Abstract: 34-year-old woman was admitted to the hospital with increased temperature, general weakness and exhaustion, chills from fever, lossof appetite, vomiting, pain in the abdomen, a salty bitter taste in her mouth, and dysuria. The discomfort started suddenly, 2 days before hospitalization, and did not stop after taking painkillers (metamizol).
Until this episode, the patient had been healthy, with no similar problems in her family. Her drinking water source is a well, which is treated with the addition of chlorine from time to time.
On admission, she was febrile (38.6°C), with normal blood pressure and moderate tachycardia (120 beats per min). The color of the patient’s skin was pale yellow, and the mucoses of the mouth and conjunctives were pale. The sclera of each eye was yellow, and the conjunctiva of each was pale. In addition, she had dental caries, pain in her abdomen below the right rib, and swollen ankles. The physical examination of other systems was normal.
The patient was anemic when she was admitted to the hospital (hemoglobin: 3.6 mmol/L; erythrocytes: 2.01 × 1012/L; reticulocytes:40%; leukocytes: 5.1 × 108/L). Eosinophyls were 0.06% (0.02 to 0.04); the level of the proteins was low (total: 58 mmol/L; albumin:36 mmol/L; globulin: 22 mmol/L). The bilirubin values were normal (total bil-irubins: 6.5 µmol/L). Enzymes of the liver were in thenormal range: aspartate transaminase 151 µkat/L (normal to 567 µkat/L), ALT: 428 µkat/L (normal to 750 µkat/L). The level of the ﬁbrinogen was high: 15.88 g/L (normal to 11.0 g/L). Eggs of Ascaris lumbricoides were found in the patient’s stool. Chest radiography and abdominal ultrasonography was ordered.
Ascaris lumbricoides in gallbladder
Chest radiography of the patient showed minimal hilar shadows with no other lung changes, but the heart shadow was increased and pericarditis was suspected.
Ultrasonography showed a tubular, nonshadowing structure with highly echogenous walls and a less echogenous center in the lumen of the gallbladder. The mobile, tubular structure was approximately 15 cm long, with a diameter of approximately 0.5 mm (Figure 1).
The intestinal roundworm Ascaris lumbricoides is a cylindrical nonsegmented worm measuring 15 to 40 cm long.1 Roughly 25% of the world’s population is believed to be infected by this worm.2 Infection is primarly spread through poor sanitation and bad hygienic conditions.2 The adult form lives primarily in the small intestine (99%), duodenum, stomach, gallbladder, and ductus pancreaticus.3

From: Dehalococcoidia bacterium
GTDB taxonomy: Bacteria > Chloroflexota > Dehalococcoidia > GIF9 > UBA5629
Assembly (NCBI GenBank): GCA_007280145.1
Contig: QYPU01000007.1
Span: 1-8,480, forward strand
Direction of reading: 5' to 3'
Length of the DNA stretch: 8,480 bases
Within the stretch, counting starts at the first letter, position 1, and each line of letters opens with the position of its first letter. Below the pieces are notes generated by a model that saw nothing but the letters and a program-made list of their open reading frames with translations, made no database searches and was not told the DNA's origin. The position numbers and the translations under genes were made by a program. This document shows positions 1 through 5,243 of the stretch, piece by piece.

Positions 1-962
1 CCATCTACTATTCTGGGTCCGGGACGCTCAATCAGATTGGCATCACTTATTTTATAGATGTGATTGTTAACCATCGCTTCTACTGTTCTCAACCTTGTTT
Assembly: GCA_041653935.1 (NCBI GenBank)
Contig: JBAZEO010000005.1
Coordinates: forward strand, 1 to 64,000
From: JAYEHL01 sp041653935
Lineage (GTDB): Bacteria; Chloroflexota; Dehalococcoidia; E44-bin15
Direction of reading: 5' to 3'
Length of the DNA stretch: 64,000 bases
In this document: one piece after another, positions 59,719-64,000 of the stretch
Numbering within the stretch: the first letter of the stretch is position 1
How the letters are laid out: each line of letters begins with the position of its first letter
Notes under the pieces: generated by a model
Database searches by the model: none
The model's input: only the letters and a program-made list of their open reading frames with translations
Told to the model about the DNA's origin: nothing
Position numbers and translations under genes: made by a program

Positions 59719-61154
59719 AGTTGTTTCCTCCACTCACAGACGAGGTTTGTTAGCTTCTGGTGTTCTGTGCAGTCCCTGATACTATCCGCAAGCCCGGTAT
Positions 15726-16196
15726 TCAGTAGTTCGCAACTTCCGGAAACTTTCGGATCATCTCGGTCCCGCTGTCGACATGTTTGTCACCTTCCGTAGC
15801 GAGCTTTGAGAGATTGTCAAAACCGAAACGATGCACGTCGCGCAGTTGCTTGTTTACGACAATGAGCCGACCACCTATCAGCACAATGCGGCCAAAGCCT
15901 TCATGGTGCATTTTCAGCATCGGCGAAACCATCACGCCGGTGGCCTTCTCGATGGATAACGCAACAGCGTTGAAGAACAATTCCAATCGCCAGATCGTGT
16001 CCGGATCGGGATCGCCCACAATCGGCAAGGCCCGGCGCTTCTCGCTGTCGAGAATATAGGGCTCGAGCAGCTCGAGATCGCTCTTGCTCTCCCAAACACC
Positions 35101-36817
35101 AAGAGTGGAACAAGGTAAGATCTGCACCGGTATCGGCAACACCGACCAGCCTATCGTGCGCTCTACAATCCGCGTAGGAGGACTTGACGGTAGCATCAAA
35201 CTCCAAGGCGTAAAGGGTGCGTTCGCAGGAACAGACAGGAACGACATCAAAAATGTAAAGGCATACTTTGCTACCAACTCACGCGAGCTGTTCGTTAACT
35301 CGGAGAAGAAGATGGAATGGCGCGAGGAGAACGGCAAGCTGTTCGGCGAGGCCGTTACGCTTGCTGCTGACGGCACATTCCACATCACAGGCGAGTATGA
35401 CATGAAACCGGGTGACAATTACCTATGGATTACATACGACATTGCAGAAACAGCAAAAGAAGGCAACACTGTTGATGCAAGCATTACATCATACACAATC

Each worm can produce approximately 200,000 eggs daily. Roughly 2 weeks after the eggs move from the bowel, the larvae hatch. Adult worms can penetrate the small intestine and spread to the heart and lungs through the circulation. Larvae that penetrate the lungs can cause Löffler’s syndrome. The movement of adult worms can be asymptomatic and therefore go unrecognized.2 In children, however, adult forms of the worms can produce abdominal pain.4 Massive infection with Ascaris lumbricoides can cause a bowel obstruction.5 Aberrant migration of the adult forms can produce obstructive cholangitis and cholecystitis,6 abscesses in the liver, pancreatitis, appendicitis,7 or peritonitis. A fever caused by another disease or the use of some medication, ie tetrachloretilen, can provoke such migration.3
The infection with Ascaris lumbricoides is diagnosed by identifying the characteristic eggs in the stool of the infected person. Filling effects that are 15 to 35 cm long or small circles (from bended worms) can be seen on radiography. They can be seen on ultrasonography, mostly by accident. Combined with a history of the patient’s symptoms and signs of the disease, imaging findings should be confirmed with the pathologic analysis of the stool.7
When found in the gallbladder, an Ascaris lumbricoides infection most often requires a cholecystectomy.8 Once the patient reported here began antihelmintic therapy with mebendazol and metronidazol, there was spontaneous elimination of the ascaris from the gallbladder and the intestines. But the infection was not cleared from the small intestine. One month later, the anemia, hypoproteinemia, eosinophilia, and pericarditis were reduced significantly.
The infection of the gallbladder with Ascaris lumbricoides is not frequent, but ultrasonography screening can be the key diagnostic tool in the diagnosis and evaluation of response to treatment.
- Laing FC. The gallbladder and bile ducts. In: Rumac CM, Wilson S, Chabonau JW, Johnson J, eds. Diagnostic Ultrasound. 2nd ed. St. Louis, Mo: Mosby-Year Book, 1998.
- Liu LX, Weller PF. Intestinal nematodes. In: Fauci AS, Braunwald E, Isselbacher KJ, et al, eds. Harrison’s Principles of Internal Medicine. 14th ed. New York, NY: McGraw-Hill; 1998:1208-1209.
- Khuroo MS, Zargar SA, Yattoo GN, et al. Sonographic findings in gallbladder ascariasis. J Clin Ultrasound. 1992;20:587-591.
- Ozmen MN, Oguzkurt L, Ahmet B, et al. Ultrasonographic diagnosis of intestinal ascariasis. Pediatr Radiol. 1995;25(suppl 1):S171–S172.
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- Misra SP, Dwivedi M, Misra V, et al. Preoperative sonographic diagnosis of acute appendicitis caused by Ascaris lumbricoides. J Clin Ultrasound. 1999;27:96-97.
- Javid G, Wani N, Gulzar GM, et al. Gallbladder ascaris: Presentation and management. Br J Surg. 1999;86:1526-1527.